It’s been billed as one of the most important events Queensland has ever hosted and now it’s set to enter our schools.
Minister for Education, Training and Employment John-Paul Langbroek has announced that from July all school sectors would have access to G20 teaching and learning resources for implementation in Semester two.
“The new materials are being designed for Queensland students, as the state plays host to the most important meeting of world leaders ever held in Australia,” Mr Langbroek says. “Every Queensland student will have the opportunity to study the G20 Summit, an event that will not only help shape the global economy but is being held right on our doorstep.
“There is no better opportunity for Queensland students to further explore the world in which they live and Australia’s place in the world.This is about enhancing the education experience of Queensland students, something the Newman Government has a strong focus on.”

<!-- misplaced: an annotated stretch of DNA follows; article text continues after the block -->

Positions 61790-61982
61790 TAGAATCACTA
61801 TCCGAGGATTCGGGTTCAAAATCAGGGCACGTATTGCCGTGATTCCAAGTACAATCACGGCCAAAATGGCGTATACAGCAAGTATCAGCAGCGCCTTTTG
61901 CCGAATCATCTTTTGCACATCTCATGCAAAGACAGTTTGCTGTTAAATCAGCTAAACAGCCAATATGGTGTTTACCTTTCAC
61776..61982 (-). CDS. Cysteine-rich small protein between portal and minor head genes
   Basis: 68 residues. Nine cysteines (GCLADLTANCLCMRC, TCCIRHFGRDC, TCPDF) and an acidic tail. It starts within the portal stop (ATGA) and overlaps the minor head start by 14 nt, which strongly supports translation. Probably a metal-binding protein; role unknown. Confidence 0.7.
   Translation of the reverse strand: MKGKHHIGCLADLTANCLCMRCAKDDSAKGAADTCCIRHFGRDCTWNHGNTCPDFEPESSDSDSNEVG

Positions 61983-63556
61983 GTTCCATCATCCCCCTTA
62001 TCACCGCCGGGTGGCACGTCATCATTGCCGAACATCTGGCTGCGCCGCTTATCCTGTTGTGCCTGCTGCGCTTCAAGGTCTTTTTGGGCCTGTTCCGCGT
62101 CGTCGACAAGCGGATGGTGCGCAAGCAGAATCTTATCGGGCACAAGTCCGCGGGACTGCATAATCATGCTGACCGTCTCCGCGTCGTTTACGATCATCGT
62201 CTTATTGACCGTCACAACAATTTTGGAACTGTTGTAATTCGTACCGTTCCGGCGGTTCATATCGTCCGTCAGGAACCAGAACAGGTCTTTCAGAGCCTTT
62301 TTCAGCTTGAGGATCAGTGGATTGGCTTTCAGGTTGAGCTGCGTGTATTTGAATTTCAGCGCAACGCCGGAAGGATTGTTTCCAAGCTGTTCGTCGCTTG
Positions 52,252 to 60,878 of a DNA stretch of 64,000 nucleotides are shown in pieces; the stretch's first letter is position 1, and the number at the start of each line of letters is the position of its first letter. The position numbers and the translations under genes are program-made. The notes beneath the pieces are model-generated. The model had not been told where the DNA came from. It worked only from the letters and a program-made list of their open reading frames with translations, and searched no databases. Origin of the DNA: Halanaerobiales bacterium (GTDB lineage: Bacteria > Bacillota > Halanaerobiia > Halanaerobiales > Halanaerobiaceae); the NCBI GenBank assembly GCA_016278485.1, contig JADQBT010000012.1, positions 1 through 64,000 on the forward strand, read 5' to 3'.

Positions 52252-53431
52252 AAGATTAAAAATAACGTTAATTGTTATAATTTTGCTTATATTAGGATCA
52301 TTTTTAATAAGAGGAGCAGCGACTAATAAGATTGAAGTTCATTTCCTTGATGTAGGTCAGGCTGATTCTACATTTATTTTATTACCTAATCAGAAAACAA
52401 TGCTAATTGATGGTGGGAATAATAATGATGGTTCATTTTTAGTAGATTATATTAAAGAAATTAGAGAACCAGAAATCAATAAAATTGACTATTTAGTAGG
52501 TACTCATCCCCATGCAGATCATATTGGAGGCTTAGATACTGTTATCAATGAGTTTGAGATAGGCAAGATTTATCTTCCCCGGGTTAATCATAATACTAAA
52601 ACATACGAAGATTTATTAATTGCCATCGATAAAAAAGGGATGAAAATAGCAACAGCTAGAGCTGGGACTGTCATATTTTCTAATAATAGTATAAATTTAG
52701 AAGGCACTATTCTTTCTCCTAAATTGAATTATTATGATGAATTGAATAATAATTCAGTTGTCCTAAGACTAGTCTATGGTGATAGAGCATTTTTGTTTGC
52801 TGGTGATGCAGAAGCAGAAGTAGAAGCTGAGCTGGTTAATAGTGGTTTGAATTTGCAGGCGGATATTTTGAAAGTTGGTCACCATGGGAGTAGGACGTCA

Mr Langbroek said the age-appropriate resources would enable even children in the very early years to become involved in the G20.
“While use of these classroom resources isn’t compulsory I encourage all Queensland schools to include the G20 in their programs of study,” he said. “The materials will focus on geography and economics and will include activities linked to other subjects such as English and maths.
“Teachers can use the new materials along with those already available to add a G20 focus to lessons.This is about getting every Queenslander involved in one of the most important events our great state has ever hosted.”
Mr Langbroek said the G20 curriculum resources were being developed by the Queensland Studies Authority (QSA) and could be accessed online from 14 July 2014. The new curriculum resources will be promoted to all schools, principals, teachers, parents, carers, relevant governing bodies and the general public.
The G20 Leaders’ Summit will be held at the Brisbane Convention and Exhibition Centre on 15 and 16 November with the G20 finance ministers and bank governors meeting in Cairns on 20 and 21 September.
Do you think the G20 summit should enter the school curriculum or would you rather see educational focus directed somewhere else?